No Mixed Messages

Written by Joe Bendik on . Posted in Arts & Film, Posts.



It’s
impossible to categorize artist David Kramer. He’s been showing work for over
20 years, and his mediums include painting, sculpture, drawing, poetry and
video. Kramer is a different kind of artist.

His
social commentary almost always is from the artist’s point of view (himself,
really) and broaches the artist’s continous struggle for success. His often
self-effacing sense of humor is what has set his work apart from a lot of other
multi-media artist types. Beneath all of the paintings, installations and videos,
what permeates the atmosphere is Kramer’s unpretentious sensibility. There
really is a universal truth that lays beneath the surface.

The
Brooklyn-based artist has a retrospective exhibition at Armand Bartos titled, Seems Like We’ve Been Down This Road Before.
It’s a survey of works from 1989 to 2010, but it’s really something else
entirely.

The
gallery is transformed into Kramer’s states of mind: The space itself is
delineated into two sections by Kramer’s installation: “Untitled (Immediate
Satisfaction).” It’s composed of a large green painting that resembles a 1960s
cigarette advertisement from the era. The painting is hung on bare wall studs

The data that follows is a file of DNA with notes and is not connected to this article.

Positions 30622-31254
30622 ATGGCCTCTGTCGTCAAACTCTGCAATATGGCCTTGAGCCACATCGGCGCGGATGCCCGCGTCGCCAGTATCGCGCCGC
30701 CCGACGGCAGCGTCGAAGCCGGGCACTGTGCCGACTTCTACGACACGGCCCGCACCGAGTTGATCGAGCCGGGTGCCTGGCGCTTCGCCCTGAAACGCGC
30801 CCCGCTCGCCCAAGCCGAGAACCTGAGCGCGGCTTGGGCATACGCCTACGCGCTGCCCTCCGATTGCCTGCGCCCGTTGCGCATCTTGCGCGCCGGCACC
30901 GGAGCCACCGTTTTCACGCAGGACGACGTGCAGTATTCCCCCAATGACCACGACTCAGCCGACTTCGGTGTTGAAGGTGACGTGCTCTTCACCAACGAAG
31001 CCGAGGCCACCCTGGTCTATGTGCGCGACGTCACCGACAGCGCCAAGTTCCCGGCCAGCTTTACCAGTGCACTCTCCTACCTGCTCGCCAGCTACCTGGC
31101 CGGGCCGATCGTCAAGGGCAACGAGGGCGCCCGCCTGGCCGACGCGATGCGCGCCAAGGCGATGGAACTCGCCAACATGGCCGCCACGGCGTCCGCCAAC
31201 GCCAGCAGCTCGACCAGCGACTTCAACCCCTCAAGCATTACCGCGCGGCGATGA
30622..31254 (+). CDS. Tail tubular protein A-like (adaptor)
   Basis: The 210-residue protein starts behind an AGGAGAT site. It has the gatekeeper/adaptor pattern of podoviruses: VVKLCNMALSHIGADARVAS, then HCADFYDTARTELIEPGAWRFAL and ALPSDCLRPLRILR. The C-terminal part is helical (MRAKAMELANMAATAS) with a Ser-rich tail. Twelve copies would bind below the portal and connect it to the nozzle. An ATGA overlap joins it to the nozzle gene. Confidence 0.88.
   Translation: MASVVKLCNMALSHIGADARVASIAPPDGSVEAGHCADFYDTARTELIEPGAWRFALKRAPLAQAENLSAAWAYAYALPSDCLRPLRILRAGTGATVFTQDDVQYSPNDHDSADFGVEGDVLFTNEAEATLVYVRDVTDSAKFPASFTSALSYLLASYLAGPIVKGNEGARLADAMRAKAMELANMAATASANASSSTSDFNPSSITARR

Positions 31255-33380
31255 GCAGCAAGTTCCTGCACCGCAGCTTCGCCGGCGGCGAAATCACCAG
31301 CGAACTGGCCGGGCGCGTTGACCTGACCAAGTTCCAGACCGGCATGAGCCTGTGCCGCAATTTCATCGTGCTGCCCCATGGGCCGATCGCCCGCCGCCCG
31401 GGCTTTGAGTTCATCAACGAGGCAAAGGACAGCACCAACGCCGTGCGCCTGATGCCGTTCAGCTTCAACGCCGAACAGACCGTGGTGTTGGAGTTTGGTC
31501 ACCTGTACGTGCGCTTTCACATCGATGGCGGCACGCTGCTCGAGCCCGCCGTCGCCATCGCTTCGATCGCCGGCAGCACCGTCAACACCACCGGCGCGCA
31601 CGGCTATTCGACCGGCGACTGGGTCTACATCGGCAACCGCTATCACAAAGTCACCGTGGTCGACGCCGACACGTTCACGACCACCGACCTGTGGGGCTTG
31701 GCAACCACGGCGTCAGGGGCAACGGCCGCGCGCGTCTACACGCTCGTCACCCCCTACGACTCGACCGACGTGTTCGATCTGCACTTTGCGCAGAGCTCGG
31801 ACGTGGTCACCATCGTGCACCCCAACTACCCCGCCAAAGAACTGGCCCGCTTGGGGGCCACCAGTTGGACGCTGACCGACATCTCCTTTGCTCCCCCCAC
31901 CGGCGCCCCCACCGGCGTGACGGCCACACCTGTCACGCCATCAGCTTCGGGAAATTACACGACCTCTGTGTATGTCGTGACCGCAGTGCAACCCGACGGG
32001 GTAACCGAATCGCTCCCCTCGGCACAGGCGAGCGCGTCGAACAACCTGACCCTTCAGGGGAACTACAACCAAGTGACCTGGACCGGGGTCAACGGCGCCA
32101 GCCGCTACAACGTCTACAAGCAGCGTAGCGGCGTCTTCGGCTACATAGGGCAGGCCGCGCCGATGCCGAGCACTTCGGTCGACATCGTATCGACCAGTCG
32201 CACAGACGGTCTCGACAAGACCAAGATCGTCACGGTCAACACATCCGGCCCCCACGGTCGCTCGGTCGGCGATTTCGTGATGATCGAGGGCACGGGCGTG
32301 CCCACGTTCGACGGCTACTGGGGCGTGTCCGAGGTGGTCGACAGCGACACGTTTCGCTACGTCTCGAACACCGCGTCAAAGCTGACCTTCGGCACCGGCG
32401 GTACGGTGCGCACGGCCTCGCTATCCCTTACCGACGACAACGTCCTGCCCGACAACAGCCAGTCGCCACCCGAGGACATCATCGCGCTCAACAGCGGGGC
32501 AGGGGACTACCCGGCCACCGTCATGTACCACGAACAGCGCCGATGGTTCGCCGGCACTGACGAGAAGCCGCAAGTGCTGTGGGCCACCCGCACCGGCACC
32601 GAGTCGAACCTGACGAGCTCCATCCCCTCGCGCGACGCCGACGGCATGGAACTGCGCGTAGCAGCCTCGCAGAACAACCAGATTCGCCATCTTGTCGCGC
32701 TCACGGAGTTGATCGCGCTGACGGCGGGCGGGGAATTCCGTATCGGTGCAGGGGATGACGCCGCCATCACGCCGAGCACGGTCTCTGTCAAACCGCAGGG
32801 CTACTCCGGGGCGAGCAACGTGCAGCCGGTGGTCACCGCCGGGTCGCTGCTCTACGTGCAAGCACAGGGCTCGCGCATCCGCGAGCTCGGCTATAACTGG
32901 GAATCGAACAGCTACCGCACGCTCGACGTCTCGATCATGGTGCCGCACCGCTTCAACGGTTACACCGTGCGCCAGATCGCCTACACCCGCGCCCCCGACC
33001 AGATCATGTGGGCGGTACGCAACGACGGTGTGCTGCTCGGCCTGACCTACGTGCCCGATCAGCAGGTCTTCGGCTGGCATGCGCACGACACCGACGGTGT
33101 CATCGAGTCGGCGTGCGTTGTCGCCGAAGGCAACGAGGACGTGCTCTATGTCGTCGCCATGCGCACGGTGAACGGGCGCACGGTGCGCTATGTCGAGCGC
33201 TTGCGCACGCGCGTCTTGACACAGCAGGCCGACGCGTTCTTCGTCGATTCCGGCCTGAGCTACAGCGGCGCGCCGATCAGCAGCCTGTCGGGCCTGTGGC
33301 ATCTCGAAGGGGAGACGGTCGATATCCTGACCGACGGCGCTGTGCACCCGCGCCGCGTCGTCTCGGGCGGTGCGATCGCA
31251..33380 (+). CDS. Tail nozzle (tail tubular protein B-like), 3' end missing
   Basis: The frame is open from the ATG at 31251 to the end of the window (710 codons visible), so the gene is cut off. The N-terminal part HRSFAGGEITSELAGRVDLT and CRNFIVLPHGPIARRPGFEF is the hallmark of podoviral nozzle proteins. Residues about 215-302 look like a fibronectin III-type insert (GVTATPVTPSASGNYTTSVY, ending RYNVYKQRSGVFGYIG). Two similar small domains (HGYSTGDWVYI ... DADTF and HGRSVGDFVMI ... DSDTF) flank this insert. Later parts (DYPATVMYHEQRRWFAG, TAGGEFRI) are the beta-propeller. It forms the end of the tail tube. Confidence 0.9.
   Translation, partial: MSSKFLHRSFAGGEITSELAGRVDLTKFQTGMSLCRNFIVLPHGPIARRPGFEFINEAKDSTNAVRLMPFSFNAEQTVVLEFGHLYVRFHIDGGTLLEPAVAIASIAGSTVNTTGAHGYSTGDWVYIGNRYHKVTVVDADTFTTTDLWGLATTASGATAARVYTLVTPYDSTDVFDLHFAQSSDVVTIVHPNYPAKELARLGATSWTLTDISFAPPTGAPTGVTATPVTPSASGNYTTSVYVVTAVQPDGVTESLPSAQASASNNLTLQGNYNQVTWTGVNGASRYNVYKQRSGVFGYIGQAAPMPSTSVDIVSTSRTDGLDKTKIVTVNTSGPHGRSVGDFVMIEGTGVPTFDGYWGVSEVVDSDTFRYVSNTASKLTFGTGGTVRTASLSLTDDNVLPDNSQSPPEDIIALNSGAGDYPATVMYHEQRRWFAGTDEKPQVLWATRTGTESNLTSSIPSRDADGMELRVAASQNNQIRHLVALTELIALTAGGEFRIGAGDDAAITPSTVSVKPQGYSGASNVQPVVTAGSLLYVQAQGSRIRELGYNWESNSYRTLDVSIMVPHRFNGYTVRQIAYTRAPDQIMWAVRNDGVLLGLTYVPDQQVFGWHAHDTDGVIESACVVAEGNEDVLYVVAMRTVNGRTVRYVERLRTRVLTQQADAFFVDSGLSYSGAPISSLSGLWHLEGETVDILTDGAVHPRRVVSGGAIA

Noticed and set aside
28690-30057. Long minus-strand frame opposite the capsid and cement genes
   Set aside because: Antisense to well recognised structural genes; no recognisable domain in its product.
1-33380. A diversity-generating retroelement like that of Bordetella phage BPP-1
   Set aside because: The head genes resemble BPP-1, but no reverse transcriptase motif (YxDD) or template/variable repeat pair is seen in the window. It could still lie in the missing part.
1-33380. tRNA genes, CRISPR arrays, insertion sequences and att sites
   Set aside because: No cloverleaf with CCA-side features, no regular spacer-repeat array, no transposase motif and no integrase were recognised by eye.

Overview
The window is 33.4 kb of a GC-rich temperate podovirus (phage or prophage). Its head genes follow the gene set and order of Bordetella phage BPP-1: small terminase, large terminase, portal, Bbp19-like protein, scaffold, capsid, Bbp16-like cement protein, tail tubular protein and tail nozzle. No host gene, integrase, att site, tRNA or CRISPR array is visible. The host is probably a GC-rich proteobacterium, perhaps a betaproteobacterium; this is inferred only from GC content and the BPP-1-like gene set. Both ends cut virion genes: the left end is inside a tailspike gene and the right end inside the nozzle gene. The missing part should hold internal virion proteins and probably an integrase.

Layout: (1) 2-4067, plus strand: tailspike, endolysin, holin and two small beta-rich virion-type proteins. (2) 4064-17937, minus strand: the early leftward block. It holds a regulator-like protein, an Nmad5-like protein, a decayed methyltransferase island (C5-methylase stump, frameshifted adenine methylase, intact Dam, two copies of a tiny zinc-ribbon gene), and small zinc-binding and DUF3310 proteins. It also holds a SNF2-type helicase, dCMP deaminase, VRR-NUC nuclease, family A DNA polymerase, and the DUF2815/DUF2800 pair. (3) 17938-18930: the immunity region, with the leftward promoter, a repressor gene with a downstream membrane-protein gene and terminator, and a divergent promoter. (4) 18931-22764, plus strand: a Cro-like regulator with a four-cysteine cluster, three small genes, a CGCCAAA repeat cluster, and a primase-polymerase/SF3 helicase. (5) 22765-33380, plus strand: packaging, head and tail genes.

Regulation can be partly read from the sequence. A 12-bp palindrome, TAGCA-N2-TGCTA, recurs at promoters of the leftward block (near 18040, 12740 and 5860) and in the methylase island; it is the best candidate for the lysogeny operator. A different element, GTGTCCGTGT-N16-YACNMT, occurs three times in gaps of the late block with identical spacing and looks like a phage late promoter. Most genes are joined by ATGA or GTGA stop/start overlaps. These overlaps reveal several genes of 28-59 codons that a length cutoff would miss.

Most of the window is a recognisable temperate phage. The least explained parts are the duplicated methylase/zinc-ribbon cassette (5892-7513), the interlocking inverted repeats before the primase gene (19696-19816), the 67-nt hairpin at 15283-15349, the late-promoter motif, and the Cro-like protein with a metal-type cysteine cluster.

painted black (resembling bars) and includes a fully stocked bar cart lit from
below. This creates a dense/confusing scenario, matching painting with the immediate
environment.

Only
upon hindsight does one get the full experience (since it is so embedded into
the surroundings); this large installation becomes almost subtle. The painting is
of a circa 1960s young, loving couple who are both smoking cigarettes and
smiling while relaxing in the countryside. It’s all rather idyllic, however,
the text belies the scene. On the upper right, the painted text reads: “it seems like i’ve spent half of my life trying
to get immediate satisfaction
.” The lower right corner counters with: “and the other half complaining that i’m not
getting enough of it
.” This is the essence of David Kramer’s work—using
multiple mediums simultaneously—but it is so down to earth that a viewer can forget
that you’re viewing art. His unselfconciousness is his charm—and arsenal.

Kramer’s
evolution is hard-earned and wide-ranging. He started out in the 1980s as a
painter and sculptor. Not limited to these forms, Kramer got involved in the
poetry scene. This influence was transmuted into his visual art when he started
using text in his works. The concept of text took on a life of its own. Kramer,
after doing spokenword performances, then delved into film. His natural sense
of the "leading man" makes his videos shine.

Videos include a silent film and “Ode To an Artist.” For his silent film, he
actually designed and built the furniture that the audience is encouraged to sit
on and use. The retro seating draws the viewer into the film (a comment on the
current art scene set back a hundred years ago).

Kramer
documents the artist’s quest for greatness in a light-hearted way that carries
much weight, and this exhibition consists of the ripe fruits of Kramer’s labor.

David
Kramer: Seems Like We’ve Been Down This Road Before, through July 30. Armand
Bartos Fine Art
, 25 E. 73rd St. (at Madison Ave.),212-288-6705

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